NORTH Korea’s elite army of 7,000 hackers stole $400million in digital assets last year, according to a report.
The regime launched at least seven attacks on cryptocurrency platforms during one of its most successful years on record, say blockchain experts.
ReutersKim Jong-un has an army of cyber soldiers waging financial war around the world[/caption]
“From 2020 to 2021, the number of North Korean-linked hacks jumped from four to seven, and the value extracted from these hacks grew by 40%,” said the report from Chainanalysis, which was released on Thursday.
“Once North Korea gained custody of the funds, they began a careful laundering process to cover up and cash out,” the report added.
Kim’s army of cyber soldiers rival the CIA in their expertise and wreak chaos as “the world’s biggest bank robbers”, experts say.
The regime’s tech wizards are trained to steal billions around the globe — which tyrant Kim Jong-un spends on weapons and his nuclear missile program.
North Korea does not respond to media inquiries, but has previously released statements denying allegations of hacking.
Last year, the United States charged three North Korean computer programmers working for the country’s intelligence service with a massive, years-long hacking spree.
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The campaign was aimed at stealing more than $1.3billion in money and cryptocurrency, affecting companies from banks to Hollywood movie studios.
Chainalysis did not identify all the targets of the hacks, but said they were primarily investment firms and centralized exchanges.
They include Liquid.com, which announced in August that an unauthorized user had gained access to some of the cryptocurrency wallets it managed.
The attackers used phishing lures, code exploits, malware, and advanced social engineering to siphon funds out of these organizations internet-connected “hot” wallets into North Korea-controlled addresses, the report said.
Many of last year’s attacks were likely carried out by the Lazarus Group, a hacking group sanctioned by the United States, which says it is controlled by the Reconnaissance General Bureau, North Koreas primary intelligence bureau.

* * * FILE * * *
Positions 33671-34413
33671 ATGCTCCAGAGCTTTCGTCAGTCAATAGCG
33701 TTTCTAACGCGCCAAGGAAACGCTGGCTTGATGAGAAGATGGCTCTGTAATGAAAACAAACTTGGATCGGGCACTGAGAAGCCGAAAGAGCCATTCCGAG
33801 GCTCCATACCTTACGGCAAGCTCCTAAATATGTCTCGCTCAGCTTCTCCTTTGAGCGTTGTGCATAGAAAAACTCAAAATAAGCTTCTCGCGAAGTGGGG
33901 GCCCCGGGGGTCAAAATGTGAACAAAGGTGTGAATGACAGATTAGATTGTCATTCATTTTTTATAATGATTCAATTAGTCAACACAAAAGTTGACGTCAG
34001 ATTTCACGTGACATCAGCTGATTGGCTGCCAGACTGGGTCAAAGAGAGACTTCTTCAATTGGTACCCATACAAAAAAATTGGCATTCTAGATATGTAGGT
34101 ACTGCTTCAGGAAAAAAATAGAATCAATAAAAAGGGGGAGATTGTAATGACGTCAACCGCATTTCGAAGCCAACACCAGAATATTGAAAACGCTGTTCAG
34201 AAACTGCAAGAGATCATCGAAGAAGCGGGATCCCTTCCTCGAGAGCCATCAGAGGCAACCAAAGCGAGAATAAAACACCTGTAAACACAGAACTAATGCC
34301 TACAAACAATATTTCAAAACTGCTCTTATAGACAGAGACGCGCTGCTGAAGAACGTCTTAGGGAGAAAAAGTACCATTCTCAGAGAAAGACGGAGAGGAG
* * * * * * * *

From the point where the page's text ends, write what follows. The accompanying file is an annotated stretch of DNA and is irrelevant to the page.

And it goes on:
The group has been accused of involvement in the WannaCry ransomware attacks, hacking of international banks and customer accounts, and the 2014 cyber-attacks on Sony Pictures Entertainment.
North Korea also appeared to step up efforts to launder stolen cryptocurrency, significantly increasing its use of mixers, or software tools that pool and scramble cryptocurrencies from thousands of addresses, Chainalysis said.
The report said researchers had identified $170million in old, unlaundered cryptocurrency holdings from 49 separate hacks spanning from 2017 to 2021.
The report said it is unclear why the hackers would still be sitting on these funds, but said they could be hoping to outwit law enforcement interest before cashing out.
“Whatever the reason may be, the length of time that (North Korea) is willing to hold on to these funds is illuminating, because it suggests a careful plan, not a desperate and hasty one,” Chainalysis concluded.
Experts warn Kim’s expert hackers are a bigger threat to the world than Vladimir Putin’s cybercriminals in Russia.
Crippling attacks on NHS hospitals and Sony Pictures in recent years were a “wake up call” highlighting their growing reach.
Other targets in more than 150 countries have included military sites, international banks and Bitcoin investors.
And last year it was reported Pyongyang’s keyboard warriors tried to hack into drug maker Pfizer to steal secrets of its Covid vaccine.
As long ago as 2003, one South Korean expert warned the North’s cyber operation was “on a par with the CIA” — but the US reportedly dismissed it as propaganda.
GettyState-backed hackers are estimated to have stolen billions of dollars to fund his nukes[/caption]
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